I’ve created a new blog called >INVENTORY. It will (eventually) house everything I’ve ever written about interactive fiction. I’m planning to add to it every day for the next… couple hundred days at least? We’ll see. The first post explains why.
In 2019, Steph Cherrywell became only the second person in the 25-year history of the Interactive Fiction (IF) Competition to win it twice. The other person to have done so is writing this post. So I was inspired to check out Cherrywell’s work, and managed to find some time over the holiday break to revisit my old IF-reviewing ways.
Now, I should make clear that I’m no longer keeping up with the IF world overall, so I haven’t been reading other reviews of her work, or of anybody’s work for that matter. I’ve played very few games from the last 15 years, so something that seems new and exciting to me might be old hat to people who’ve kept up. My perspective is basically that of a former expert who’s done little more than toe-dipping since 2005. With those disclaimers out of the way, let’s jump in!
Brain Guzzlers was Cherrywell’s first comp winner, from 2015, so it seemed like a reasonable place to start. Plus, for my next Watchmen essay I’m researching a bunch of background on 1950s sci-fi movies, and Brain Guzzlers looked like an affectionate parody of ’50s sci-fi, so I was predisposed to dig it.
And dig it I did, though I quickly learned that the game wasn’t exactly parodying ’50s sci-fi movies, which generally involve earnest scientists and square-jawed military types grappling with monsters, aliens, giant bugs, or giant alien bug monsters. This game’s tone is closer to Firesign Theater’s “High School Madness” sketch — a broad exaggeration of ’50s teenage tropes as seen in Leave It To Beaver and Archie comics. (Malt Shop Archie, that is. Not Sex Archie.) Cherrywell crashes the ’50s teen universe into the ’50s sci-fi universe, and comedy ensues, with a subversive edge provided by details like mixed-race NPCs, homoerotic undertones, and the ’50s-defying female action lead.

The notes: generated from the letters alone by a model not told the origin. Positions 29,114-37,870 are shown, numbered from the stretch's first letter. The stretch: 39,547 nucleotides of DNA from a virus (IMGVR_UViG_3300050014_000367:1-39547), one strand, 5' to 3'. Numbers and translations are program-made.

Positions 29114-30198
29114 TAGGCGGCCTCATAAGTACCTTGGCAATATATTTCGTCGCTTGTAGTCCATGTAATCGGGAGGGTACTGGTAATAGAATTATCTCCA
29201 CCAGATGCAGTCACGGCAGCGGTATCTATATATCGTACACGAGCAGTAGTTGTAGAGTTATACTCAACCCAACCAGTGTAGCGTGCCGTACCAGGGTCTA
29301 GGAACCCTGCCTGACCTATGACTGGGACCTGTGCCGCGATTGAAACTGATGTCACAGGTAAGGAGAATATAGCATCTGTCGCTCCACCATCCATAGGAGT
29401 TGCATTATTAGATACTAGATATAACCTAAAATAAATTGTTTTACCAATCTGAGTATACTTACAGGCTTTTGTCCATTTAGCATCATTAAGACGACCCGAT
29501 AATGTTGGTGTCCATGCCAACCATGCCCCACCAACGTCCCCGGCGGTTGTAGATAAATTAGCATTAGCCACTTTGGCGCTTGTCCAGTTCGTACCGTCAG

That comedic tone is Brain Guzzlers From Beyond‘s greatest strength — you can’t go three sentences without running into some delightful turn of phrase, well-crafted joke, or witty perspective. Take, for example, this description of a “Modernist Living Room”: “This circular room is ultramodern, like something from twenty years in the future. The sleek, smart-looking furniture is a symphony in avocado, orange, and mustard-yellow.” Or this description of the Drive-In: “You’re standing in the drive-in on the edge of town, where all the coolest teens come to ignore movies. To the north is Make-Out Mountain, and flanking it are a number of less controversial mountains.” Those mountains? “There’s Propriety Peak, and Constance Crag, and Mount Homework.”
The whole thing is a great deal of fun to read, and pretty fun to play too, thanks in part to Cherrywell’s smooth fusion of parser and choice structures. The game follows a familiar pattern of using the parser for exploration and multiple choice for conversations, and that works well, especially with Cherrywell’s charming illustrations of each character to flavor the dialogue. But she takes the structure a little further by rendering the action scenes via choices too.
Action scenes, though they can be done quite well, are rather difficult in parser IF, because there’s always the chance that some confused response or failure to understand input will deflate the pace and tension. Cherrywell makes sure this doesn’t happen by flipping her action sequences into a structure where input is limited and can’t be misunderstood, but still preserves a sensation of choice with options like:
1) Swing around and punch that monster square in the snoot!
2) Scream for help and try to pull away.
Another ingenious use of choice comes right at the outset of the game, in which the player is asked a series of questions. The game’s conceit is that you’re taking a quiz from a teen magazine, but in fact what you’re doing is defining the PC. Those choices affect gameplay in both superficial and substantial ways — everything from altering the “X ME” description to bypassing a puzzle entirely.
The tone and writing were my favorite parts of playing Brain Guzzlers From Beyond, but they weren’t flawless. There were a surprising number of typos right in the beginning, which gave me an uneasy feeling: “corresponding your choice” rather than “corresponding to your choice”; “absense of stars”; “your were practically almost sort of his girlfriend”. But either the game got better as it went along, or I just stopped noticing because the experience was so absorbing. Either way, it’s laudable, and in fact may have even been more fun for exceeding my wary expectations.
Brain Guzzlers combines fun writing with clever structures, but I can’t leave out its puzzles. Time after time, this game made me feel smart by presenting puzzles with just the right amount of clueing and lateral thinking, always perfectly in tune with the light and breezy feel of the story and setting. It rewards thorough exploration and leads players right up to the gap that they need to jump across, without building a paved bridge there.
My favorite puzzle of the game was the RPS cannon, and I was pleased to see that it also won the 2015 Best Individual Puzzle XYZZY Award. I confess that I didn’t solve this puzzle on my own, but seeing the solution made me wish I had. All the clues were there, I just didn’t put them together.